Jernigan was moderately productive in his time at Florida State, but not so productive as to justify being selected in the first 2 rounds, where he is projected to go.  When we also consider his poor athletic ability, I really fail to see what people are so excited about here.  Also, his name is Timmy.  You have to hold that against him.  I suppose that there are some who call him...Tim.  I would suggest getting a refund on your season tickets, if your team selects Jernigan at the top of the draft.

RaShede Hageman, DT, Minnesota
Kangaroo Score:  1.515   Agility Score:  -0.001   TFL:  10.25
Athletically, these are the kind of results I would expect from a nose tackle, just pure power.  He is a true demonstration of die vollidiot stärke in action.  At 6'6" tall, however, that position probably wouldn't be a great fit for him.  He probably fits better as a 3-4 DE, though I'm not sure if his mediocre agility wouldn't be a problem there.  While his Agility Score is perfectly acceptable, and average, how he reaches this result is a bit peculiar.  His result from the 3-Cone drill was -0.717 standard deviations below average.  On the other hand, his result from the short shuttle was 0.714 standard deviations above average.  I normally associate this with a player that has a stiff upper body, but a somewhat flexible lower half.  I don't enjoy discussing other men's flexible lower halves, so you can make of this what you will, and come to your own conclusions about Hageman.  I think teams will find a place for him, and he could be useful in a 3-4 or a 4-3, just because of his exceptional power, but I'm not sure if I would bet on him becoming a star.  He was only moderately productive, which is a bit disappointing considering his physical gifts, so I wouldn't take him before the 2nd round.  Still, players with his ability and level of production can generally be expected to become at least solid/average players at least 60% of the time, which is a higher likelihood of success than you will typically get with most other DT prospects.  He supposedly scored a 13 on his Wonderlic, so I would have to expect that he is indeed a moron, not that there is anything wrong with that.  The odds that this leads to him being bankrupt within five minutes of filing his retirement papers is not anything for us to be concerned with.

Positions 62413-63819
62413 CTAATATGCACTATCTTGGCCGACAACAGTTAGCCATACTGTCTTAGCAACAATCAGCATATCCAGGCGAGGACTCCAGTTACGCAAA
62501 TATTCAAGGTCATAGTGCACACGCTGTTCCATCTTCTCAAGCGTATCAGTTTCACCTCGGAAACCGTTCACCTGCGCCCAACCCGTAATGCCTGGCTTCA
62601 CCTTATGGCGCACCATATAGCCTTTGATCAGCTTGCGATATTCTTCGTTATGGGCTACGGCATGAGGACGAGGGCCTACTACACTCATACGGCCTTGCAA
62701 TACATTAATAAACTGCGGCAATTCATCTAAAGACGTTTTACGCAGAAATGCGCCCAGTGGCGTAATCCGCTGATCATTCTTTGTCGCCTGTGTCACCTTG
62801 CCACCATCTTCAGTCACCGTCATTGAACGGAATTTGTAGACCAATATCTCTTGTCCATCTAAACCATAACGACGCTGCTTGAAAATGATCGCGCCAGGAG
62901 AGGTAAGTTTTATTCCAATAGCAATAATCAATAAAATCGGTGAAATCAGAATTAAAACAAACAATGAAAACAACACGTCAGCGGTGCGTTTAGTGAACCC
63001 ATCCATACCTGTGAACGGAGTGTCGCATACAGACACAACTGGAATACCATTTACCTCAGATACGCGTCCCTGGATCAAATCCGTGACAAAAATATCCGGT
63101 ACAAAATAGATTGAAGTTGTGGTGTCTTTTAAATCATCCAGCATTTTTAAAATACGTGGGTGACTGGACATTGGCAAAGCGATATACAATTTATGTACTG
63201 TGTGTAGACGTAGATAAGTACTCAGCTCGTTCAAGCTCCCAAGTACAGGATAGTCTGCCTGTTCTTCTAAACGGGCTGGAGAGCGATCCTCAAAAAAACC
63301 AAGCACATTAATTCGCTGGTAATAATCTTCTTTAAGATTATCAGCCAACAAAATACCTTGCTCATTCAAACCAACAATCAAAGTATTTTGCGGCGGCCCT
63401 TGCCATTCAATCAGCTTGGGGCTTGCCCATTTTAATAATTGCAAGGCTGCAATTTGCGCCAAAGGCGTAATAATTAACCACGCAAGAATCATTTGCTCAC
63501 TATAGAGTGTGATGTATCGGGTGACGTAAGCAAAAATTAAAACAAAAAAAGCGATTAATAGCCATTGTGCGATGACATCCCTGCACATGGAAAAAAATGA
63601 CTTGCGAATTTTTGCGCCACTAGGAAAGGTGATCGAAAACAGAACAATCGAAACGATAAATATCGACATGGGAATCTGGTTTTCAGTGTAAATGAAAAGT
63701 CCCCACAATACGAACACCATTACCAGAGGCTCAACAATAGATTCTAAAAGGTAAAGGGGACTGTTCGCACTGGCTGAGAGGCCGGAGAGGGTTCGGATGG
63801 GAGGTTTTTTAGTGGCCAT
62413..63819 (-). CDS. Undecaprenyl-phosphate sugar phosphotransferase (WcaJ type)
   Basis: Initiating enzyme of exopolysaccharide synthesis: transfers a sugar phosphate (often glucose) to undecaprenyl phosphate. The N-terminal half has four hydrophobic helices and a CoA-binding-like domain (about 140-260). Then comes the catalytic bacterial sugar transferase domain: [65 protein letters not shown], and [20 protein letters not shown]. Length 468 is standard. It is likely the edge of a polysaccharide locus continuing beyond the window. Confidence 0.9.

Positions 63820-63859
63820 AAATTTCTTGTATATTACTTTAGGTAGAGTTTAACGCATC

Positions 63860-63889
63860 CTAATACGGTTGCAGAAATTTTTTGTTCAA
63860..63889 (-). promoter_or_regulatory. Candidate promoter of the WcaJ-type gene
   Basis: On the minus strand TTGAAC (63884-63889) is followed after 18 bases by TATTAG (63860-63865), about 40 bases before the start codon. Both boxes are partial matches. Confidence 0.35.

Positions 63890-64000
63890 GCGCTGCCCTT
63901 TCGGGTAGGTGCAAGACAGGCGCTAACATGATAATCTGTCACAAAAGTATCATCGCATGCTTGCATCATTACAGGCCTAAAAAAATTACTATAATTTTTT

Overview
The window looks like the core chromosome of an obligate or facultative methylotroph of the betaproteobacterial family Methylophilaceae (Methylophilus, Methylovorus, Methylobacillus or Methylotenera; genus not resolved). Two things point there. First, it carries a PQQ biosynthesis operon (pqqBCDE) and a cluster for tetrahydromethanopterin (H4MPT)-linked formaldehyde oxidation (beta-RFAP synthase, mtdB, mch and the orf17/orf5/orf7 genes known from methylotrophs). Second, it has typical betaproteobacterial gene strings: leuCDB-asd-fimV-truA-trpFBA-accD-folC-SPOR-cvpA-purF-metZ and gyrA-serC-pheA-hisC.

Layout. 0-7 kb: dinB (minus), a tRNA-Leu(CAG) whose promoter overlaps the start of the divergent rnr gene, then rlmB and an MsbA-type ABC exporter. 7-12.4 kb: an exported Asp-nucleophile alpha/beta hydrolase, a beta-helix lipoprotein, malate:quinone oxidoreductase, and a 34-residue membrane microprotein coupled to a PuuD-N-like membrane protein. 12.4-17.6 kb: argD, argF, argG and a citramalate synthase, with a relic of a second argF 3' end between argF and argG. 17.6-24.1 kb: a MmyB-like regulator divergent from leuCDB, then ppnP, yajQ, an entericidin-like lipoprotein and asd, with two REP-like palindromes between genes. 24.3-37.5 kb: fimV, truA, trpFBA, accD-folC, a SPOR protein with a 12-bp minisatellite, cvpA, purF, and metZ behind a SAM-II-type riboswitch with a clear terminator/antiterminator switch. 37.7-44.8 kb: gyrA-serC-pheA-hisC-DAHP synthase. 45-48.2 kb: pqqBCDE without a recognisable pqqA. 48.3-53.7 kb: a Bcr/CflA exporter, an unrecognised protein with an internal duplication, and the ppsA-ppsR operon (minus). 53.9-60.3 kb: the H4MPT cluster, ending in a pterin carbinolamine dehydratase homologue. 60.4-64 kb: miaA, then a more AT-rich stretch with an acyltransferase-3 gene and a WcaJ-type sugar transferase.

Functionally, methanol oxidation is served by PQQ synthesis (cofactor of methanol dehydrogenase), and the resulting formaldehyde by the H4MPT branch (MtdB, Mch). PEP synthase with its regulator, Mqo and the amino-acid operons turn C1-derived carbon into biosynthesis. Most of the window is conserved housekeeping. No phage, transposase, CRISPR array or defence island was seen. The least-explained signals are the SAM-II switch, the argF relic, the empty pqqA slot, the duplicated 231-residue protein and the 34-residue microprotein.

Stephon Tuitt, DT, Notre Dame
Kangaroo Score:  ?   Agility Score:  ?   TFL:  11
I'm actually fairly curious about Tuitt, based on his statistical production in Notre Dame's defense, but until I get some sort of results from his pro day, I can't really say too much one way or another.

Kelcy Quarles, DT, South Carolina
Kangaroo Score:  -1.620   Agility Score:  ?   TFL:  11
I still need the data to figure out his Agility Score, but at this point the signs are pointing in a troubling direction.  While he was a moderately productive player, it's not as if he didn't have a fair amount of talent around him at South Carolina to give him a boost.  I would be extremely wary of a defensive tackle with such poor Kangaroo Score.  Unless Kelcy quarrels with chipmunks, he might get overpowered.